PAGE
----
It helps that the Packers have some practice at this. Two years ago, they had so many injuries they were practically pulling guys off the street to fill the lineup.

They wound up winning the Super Bowl.

``They know there's an expectation level ... that they've got to be not only accountable to themselves, but accountable to everybody in that room,'' Capers said. ``So if their number's called, then they owe it to the guy sitting next to them to be ready to go out and do their job.''

Green Bay's recent run hasn't always been pretty; the Packers struggled against Jacksonville, and trailed in both games against Detroit. But aside from a blowout by the Giants, Green Bay has managed to find ways to win.

``I don't get caught up in statistics,'' McCarthy said. ``We've got nine wins. That's only statistic I worry about.''

The Packers could make it 10 wins - and a division title - against the Bears, adding extra buzz to a rivalry that's already the NFL's best.

And it's the rivalry, not the spoils that could come with it, that will get Green Bay's full attention this week, McCarthy said.

``You start to get voice mails from Willie Davis, people like that, early this morning, you know it's a big game,'' McCarthy said. ``So we're focused on beating the Bears down there. It's a tough place to play. Yes, we'd love to wrap up division and hopefully be playing for more the next two weeks. But this is about the Green Bay Packers and the Chicago Bears.''

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Why Trea Turner’s ‘jealous’ of Loudoun South, LLWS competitors

Why Trea Turner’s ‘jealous’ of Loudoun South, LLWS competitors

When Trea Turner sees the Little League World Series – or even thinks about it – there’s one feeling that comes to mind: Jealousy.

“I always wanted to go to this tournament,” he told NBC Sports Washington’s Todd Dybas. “Tried every year. We had some good teams and made some good runs, but never got a chance. I’m a little jealous.”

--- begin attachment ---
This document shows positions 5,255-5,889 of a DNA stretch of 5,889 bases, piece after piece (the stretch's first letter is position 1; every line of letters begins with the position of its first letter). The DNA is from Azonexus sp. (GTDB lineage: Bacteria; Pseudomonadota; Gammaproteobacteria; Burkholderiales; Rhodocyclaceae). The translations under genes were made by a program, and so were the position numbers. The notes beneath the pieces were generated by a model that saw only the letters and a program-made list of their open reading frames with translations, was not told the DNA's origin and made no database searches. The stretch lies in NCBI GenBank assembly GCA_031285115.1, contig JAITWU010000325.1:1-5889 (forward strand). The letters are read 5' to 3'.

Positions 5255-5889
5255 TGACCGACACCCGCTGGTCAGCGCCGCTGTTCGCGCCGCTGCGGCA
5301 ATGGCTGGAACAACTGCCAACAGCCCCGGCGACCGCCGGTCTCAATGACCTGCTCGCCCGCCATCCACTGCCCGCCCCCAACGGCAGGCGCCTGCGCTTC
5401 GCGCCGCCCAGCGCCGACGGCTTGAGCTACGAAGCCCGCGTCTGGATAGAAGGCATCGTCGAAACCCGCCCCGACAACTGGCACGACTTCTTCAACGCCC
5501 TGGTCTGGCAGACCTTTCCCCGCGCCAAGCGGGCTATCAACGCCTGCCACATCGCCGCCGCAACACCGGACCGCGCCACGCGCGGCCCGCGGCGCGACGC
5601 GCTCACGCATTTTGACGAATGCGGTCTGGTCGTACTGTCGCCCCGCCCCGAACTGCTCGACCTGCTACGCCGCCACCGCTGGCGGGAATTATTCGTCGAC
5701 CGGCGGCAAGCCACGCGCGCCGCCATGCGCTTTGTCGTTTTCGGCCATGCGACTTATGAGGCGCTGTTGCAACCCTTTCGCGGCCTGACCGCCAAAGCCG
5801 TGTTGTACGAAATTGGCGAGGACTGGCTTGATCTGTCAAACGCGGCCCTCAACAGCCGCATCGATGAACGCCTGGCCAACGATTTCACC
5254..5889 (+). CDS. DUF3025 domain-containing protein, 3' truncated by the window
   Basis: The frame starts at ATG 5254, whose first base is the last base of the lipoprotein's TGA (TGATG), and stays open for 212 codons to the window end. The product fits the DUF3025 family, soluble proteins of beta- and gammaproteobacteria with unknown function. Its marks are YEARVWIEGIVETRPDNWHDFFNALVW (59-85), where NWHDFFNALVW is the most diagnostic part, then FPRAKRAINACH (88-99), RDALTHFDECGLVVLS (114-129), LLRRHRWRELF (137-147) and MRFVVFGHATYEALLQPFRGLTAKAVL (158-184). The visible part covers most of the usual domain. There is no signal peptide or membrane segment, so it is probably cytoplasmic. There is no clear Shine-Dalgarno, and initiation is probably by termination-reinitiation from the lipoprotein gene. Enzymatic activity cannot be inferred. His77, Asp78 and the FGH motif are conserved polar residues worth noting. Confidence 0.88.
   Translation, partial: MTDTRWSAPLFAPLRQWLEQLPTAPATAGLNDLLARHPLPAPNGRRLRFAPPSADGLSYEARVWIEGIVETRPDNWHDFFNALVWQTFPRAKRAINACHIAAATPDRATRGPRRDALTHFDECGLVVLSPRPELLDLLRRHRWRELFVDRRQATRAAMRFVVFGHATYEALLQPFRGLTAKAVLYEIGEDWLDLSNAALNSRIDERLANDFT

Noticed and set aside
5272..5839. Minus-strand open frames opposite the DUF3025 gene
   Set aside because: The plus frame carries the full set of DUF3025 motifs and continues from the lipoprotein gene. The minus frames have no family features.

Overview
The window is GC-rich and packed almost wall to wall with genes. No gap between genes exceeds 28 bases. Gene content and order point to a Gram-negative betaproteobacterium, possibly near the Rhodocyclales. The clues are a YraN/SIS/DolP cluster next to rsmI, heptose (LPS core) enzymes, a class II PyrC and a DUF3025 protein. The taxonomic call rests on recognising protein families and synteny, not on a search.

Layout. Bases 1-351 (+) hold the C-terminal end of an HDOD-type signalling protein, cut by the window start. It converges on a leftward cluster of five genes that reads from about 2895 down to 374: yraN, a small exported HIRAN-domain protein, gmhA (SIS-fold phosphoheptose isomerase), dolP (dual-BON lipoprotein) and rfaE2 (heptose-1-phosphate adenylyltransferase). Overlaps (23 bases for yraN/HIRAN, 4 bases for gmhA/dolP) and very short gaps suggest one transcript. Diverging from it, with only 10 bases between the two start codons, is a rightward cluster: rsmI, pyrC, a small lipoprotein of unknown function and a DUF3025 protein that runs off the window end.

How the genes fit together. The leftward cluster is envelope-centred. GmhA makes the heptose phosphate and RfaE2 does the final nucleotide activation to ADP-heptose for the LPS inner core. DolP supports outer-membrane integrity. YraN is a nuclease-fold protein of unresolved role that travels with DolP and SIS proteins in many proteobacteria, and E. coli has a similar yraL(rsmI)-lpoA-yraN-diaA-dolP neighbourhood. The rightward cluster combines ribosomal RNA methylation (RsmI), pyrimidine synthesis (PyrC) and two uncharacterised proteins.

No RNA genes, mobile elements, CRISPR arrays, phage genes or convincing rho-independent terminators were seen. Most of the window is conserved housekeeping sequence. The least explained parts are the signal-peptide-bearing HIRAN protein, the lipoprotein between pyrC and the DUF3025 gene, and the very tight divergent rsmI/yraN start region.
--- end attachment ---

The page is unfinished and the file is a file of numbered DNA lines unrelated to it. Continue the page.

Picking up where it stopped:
The team is in Pittsburgh this week – a nearly 200 mile drive from where Virginia’s Loudoun South Little League team is looking to advance after two impressive no-hitters. And while it might be a longshot for them to make it to the big leagues one day Turner wasn’t the only current Nationals player whose dream started back in Little League.

Turner played in Little League from the age of five to 13. “My dad coached,” he said. “Most of my best friends to this day are still from of that age group and their fathers as well were coaches.” They were a close-knit group, he said.

Erick Fedde remembers his time in Little League – as a catcher. “I didn’t really pitch much until my sophomore year of high school,” he said. “Everybody pitches when they’re little. I think I was playing left field or something. I was always like I want to pitch [in high school], but I don’t want to tell the coach.”

Luckily, his mom intervened. 

“My mom pushed me,” he said. “[She told me] ‘you should tell them you want to pitch.’”

Hunter Strickland’s dad also coached him in Little League – and seeing the Little League kids, he said, brings back memories with his dad and brothers. “He definitely pushed us,” he said of his dad as a coach. “But, I respect it. It’s made us into the people we are today. It makes you a better player, a better person just from the discipline.”